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Ketones & Aldehydes: Structure, Properties & Uses

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  • 0:03 Introduction to…
  • 0:38 Structure of Ketones…
  • 1:44 Uses & Properties of…
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Instructor: Julie Zundel

Julie has taught high school Zoology, Biology, Physical Science and Chem Tech. She has a Bachelor of Science in Biology and a Master of Education.

Ketones and aldehydes can be ingredients in some familiar products. This lesson will explore some of the uses of these organic molecules. It will also examine the properties and structure of both ketones and aldehydes.

Introduction to Ketones & Aldehydes

What do a substance used for embalming dead people, fragrant perfumes and nail polish remover have in common? You'd probably think not a whole lot, but all of these are organic compounds, or substances that contain carbon, and all of them contain a carbonyl group, or a carbon atom double bonded to an oxygen atom.

carbon

Note the diagram: The letters A and B represent other groups that attach. This lesson will focus on two specific groups of organic compounds containing carbonyl groups: ketones and aldehydes.

Structure of Ketones & Aldehydes

Now that you have a general idea of what ketones and aldehydes have in common, let's take a closer look at the structure of each, starting with aldehydes. In aldehydes,

aldehyde

As you can see on this figure that depicts the structure of an aldehyde, the R represents another group that is attached to the carbon. For example, let's take a look at an ingredient in embalming fluid, or formaldehyde, in this next figure.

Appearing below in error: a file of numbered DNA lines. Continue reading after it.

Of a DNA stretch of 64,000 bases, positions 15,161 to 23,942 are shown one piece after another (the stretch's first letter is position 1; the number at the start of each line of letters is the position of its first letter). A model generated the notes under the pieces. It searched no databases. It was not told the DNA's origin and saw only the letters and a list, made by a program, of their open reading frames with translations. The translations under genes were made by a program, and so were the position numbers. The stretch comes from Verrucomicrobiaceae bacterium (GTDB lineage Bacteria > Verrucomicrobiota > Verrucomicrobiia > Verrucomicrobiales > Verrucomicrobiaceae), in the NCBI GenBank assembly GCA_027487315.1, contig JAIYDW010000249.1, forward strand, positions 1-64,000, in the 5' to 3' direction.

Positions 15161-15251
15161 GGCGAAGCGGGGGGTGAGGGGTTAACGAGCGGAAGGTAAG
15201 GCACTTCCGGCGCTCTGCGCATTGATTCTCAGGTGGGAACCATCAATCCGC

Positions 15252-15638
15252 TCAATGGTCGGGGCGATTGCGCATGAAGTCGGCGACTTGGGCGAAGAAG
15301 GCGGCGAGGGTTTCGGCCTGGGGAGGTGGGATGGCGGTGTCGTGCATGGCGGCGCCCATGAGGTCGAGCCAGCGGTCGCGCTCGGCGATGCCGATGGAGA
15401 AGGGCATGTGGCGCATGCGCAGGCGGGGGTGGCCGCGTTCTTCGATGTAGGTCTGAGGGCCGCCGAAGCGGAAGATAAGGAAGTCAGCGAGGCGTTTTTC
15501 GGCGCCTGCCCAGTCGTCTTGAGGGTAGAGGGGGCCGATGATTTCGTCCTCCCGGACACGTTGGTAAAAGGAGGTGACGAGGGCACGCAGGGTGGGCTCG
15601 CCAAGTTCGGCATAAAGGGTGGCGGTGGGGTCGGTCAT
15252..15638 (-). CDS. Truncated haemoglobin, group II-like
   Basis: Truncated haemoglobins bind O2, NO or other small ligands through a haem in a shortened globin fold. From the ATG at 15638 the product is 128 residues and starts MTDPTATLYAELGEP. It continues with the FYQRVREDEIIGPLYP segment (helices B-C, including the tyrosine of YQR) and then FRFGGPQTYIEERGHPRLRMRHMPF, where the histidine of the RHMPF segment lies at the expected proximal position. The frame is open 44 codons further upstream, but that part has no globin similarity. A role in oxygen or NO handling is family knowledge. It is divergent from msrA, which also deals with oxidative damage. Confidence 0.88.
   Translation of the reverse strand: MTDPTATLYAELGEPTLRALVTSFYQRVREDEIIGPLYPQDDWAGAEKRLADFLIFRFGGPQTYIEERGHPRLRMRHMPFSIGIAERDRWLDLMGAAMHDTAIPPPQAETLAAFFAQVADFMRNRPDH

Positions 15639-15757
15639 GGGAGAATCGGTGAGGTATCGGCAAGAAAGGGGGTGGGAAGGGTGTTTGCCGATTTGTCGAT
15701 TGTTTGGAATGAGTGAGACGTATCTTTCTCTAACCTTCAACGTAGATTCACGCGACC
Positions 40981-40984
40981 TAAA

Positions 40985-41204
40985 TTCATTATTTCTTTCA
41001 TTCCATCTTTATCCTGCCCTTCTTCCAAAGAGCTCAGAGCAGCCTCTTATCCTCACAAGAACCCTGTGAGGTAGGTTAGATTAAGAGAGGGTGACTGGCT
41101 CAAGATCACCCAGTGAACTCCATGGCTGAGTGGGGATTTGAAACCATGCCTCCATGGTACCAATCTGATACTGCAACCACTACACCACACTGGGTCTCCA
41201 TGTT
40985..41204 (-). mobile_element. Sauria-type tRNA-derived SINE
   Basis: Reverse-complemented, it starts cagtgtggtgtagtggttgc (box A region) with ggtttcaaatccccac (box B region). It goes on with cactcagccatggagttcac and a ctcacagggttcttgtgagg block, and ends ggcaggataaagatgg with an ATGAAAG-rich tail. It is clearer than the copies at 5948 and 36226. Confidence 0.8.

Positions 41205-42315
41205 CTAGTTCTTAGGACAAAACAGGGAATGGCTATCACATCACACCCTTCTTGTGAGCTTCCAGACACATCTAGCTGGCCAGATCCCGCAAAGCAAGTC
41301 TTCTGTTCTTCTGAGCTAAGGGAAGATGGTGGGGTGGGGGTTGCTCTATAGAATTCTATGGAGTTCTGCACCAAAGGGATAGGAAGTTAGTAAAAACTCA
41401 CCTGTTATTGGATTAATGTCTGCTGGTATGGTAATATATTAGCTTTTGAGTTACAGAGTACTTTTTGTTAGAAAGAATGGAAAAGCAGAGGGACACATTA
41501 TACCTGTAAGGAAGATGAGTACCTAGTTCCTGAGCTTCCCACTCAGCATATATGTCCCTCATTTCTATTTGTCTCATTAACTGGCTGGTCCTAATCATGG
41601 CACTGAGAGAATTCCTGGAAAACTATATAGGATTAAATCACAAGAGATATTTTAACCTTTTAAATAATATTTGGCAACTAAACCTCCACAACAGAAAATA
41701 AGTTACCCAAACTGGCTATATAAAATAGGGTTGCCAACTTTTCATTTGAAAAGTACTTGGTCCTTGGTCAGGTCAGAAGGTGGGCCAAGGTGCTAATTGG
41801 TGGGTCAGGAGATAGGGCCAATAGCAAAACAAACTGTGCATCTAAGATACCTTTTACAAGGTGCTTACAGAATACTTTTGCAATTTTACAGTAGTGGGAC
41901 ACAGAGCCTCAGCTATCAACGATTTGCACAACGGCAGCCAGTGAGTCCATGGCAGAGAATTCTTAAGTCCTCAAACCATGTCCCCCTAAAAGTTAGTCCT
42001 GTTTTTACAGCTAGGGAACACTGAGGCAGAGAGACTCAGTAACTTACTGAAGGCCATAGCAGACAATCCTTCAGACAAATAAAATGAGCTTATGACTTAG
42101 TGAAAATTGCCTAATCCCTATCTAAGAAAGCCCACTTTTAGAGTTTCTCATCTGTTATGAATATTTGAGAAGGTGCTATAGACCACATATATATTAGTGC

form

You can see that the carbon in the carbonyl group is bonded to two hydrogen atoms. Based on our aldehyde definition, we know formaldehyde is an aldehyde. Wow, try saying that five times fast!

In ketones, the carbon that is double bonded to the oxygen is attached to two other groups. Each group must contain carbon atoms. For example, in acetone, an ingredient in nail polish remover, the carbon that is double bonded to the oxygen is also bonded to two other carbon atoms.

Uses & Properties of Ketones & Aldehydes

So far you know that formaldehyde is an aldehyde that can be used in embalming fluid and that acetone is a ketone used in nail polish remover. Formaldehyde also has other uses, from killing pests on plants to tanning animal hides. Acetone, too, has other uses, like as an additive to paints and varnishes.

But the biggest claim to fame for some aldehydes and ketones is their use in perfumes. For example, the aldehydes nonanal, benzaldehyde, and citral all have unique smells - they resemble roses, almonds, and lemons, respectively. And the ketones civetone, raspberry,and carvone have the odors of musk, raspberry, and spearmint. Different combinations of aldehydes and ketones give perfumes their unique smells.

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